In the Nation’s Service: The Life and Times of George P. Shultz, Philip Taubman, Stanford University Press, 504 pp., $35, January 2023
At first glance, it’s tempting to see former U.S. President Ronald Reagan as the big ideas president. He drew clear moral lines between democracy and authoritarian communism, prompting the downfall of the Soviet Union, while his successor, George H.W. Bush, was a manager—hands-on and detail-oriented as he oversaw the transition from the bipolar world of the Cold War to the unipolar, American-dominated 1990s.
The career of George Shultz, Reagan’s secretary of state for most of his presidency starting in 1982, is a counterpoint to that narrative. Shultz pushed Reagan to a more open dialogue with the Soviets and helped ensure that the two superpowers avoided armed conflict. Shultz, for his part, was happy to credit his boss, and he wrote in his 1993 memoir that “Ronald Reagan knew far more about the matters of salient importance than most people—perhaps especially some of his immediate staff—give him credit for or appreciated. … He believed in being strong enough to defend one’s interests, but he viewed that strength as a means, not an end in itself.”
As capably captured by Philip Taubman in his official biography of the 60th secretary of state, In the Nation’s Service, Shultz had a front-row view of both the Reagan administration and the end of the Cold War. Indeed, he was an active player in it, instrumental in directing Reagan’s more cooperative approach to the Soviet Union and helped along by a willing partner in Soviet leader Mikhail Gorbachev.
In December 1988, as Reagan prepared to hand power over to George H.W. Bush, Gorbachev said over lunch with Reagan, Bush, and George W. Bush that “there’s a revolution taking place in my country.” Earlier that day, speaking to the United Nations, he had thanked the Reagan administration for its cooperation in bringing about an irreversible change: “We acknowledge and value the contribution of President Ronald Reagan and the members of his administration, above all George Shultz.” The cooling down in U.S.-Soviet relations—and the coming end of the Soviet Union—was the culmination of years of hard diplomatic work on the part of Reagan, George H.W. Bush, and Shultz. This work is often overlooked by both friends and foes of Reagan and Bush.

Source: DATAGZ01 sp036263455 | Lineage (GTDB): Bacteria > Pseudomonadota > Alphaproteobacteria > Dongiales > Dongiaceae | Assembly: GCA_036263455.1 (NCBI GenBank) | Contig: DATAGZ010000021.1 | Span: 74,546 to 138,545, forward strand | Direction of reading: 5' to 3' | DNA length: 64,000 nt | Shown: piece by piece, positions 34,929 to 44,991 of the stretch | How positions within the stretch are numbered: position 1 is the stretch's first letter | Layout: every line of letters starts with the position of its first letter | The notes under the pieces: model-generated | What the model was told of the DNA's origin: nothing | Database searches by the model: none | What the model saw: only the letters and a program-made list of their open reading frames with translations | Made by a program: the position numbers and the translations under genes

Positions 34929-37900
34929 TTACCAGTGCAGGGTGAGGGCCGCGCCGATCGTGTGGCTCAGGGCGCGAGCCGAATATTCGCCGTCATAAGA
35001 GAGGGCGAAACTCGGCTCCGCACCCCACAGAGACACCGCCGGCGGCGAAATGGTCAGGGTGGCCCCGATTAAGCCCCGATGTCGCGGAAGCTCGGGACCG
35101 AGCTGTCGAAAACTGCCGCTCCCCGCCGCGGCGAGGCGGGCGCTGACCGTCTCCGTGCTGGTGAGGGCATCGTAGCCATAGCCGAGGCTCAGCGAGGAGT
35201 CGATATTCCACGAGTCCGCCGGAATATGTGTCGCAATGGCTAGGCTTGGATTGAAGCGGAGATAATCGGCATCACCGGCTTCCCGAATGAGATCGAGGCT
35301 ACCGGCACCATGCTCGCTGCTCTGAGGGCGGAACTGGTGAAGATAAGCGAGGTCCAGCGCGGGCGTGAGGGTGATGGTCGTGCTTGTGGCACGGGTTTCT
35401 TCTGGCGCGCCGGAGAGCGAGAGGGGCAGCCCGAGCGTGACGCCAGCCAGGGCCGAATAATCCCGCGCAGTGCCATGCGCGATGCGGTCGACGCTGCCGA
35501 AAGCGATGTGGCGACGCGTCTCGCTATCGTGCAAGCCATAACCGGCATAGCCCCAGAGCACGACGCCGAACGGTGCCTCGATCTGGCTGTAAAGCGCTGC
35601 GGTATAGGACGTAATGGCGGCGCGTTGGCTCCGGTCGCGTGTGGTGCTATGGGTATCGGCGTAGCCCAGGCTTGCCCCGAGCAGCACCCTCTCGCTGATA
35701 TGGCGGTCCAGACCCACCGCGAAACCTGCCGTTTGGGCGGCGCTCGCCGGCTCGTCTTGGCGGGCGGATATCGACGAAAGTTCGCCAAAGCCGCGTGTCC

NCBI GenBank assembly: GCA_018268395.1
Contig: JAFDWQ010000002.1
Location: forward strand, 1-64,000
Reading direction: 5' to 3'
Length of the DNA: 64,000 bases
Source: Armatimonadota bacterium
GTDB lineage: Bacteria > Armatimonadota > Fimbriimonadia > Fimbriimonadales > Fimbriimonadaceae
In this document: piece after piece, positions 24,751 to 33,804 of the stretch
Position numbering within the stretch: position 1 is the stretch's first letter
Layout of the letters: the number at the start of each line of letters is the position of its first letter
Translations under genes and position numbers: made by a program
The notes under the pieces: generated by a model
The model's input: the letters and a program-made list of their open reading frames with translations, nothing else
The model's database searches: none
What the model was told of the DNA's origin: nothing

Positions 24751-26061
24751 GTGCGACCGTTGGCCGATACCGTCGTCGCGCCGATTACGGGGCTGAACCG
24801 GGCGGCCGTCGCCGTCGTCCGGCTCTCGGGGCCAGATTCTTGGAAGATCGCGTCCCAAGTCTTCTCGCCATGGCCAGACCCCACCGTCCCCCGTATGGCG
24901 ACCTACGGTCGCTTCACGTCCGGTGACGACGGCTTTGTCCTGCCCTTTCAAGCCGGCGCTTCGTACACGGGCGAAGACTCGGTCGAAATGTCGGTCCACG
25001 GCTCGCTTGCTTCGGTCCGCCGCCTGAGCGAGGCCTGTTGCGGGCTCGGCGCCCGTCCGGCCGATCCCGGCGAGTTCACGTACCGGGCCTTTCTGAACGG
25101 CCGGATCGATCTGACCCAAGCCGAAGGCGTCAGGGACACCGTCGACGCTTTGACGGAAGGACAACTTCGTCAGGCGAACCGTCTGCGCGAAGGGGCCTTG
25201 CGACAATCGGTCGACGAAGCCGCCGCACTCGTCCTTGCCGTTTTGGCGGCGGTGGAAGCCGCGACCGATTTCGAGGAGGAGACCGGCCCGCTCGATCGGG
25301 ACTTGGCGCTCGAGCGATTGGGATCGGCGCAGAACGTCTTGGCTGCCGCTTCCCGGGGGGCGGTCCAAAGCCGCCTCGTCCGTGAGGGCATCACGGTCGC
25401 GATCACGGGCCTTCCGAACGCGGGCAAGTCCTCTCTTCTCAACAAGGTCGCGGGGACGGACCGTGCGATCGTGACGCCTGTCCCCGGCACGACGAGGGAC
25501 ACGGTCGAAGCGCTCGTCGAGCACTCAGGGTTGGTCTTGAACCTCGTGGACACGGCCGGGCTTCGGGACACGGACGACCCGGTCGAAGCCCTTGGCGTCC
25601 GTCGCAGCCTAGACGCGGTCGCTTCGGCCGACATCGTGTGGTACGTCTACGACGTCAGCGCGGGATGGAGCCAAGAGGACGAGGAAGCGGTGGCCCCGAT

The struggle within the Reagan administration on how to treat the Soviet Union was between Nancy Reagan, deputy chief of staff Michael Deaver, and Shultz on one hand, and Secretary of Defense Caspar Weinberger, CIA Director William Casey, and national security advisor William Clark on the other. As Taubman skillfully demonstrates, members of the former group—favoring a more cooperative approach to dealing with the Soviet Union—struggled to make their voices heard over the hawkish views on the Soviet Union held by the latter. Nancy Reagan, Taubman writes, worked to build up the personal bond between Shultz and her husband. In early 1983, the first lady arranged for Shultz and his wife to have a private dinner at the White House with her and her husband. “The melding of minds was precisely the outcome that Nancy Reagan wanted,” Taubman writes. “The idea of putting the Reagans and Shultzes together in a cozy setting squared perfectly with Nancy Reagan and Mike Deaver’s growing sense that the bristling relations between Washington and Moscow, including deadlocked arms control talks, threatened to undermine the president’s record and his legacy.”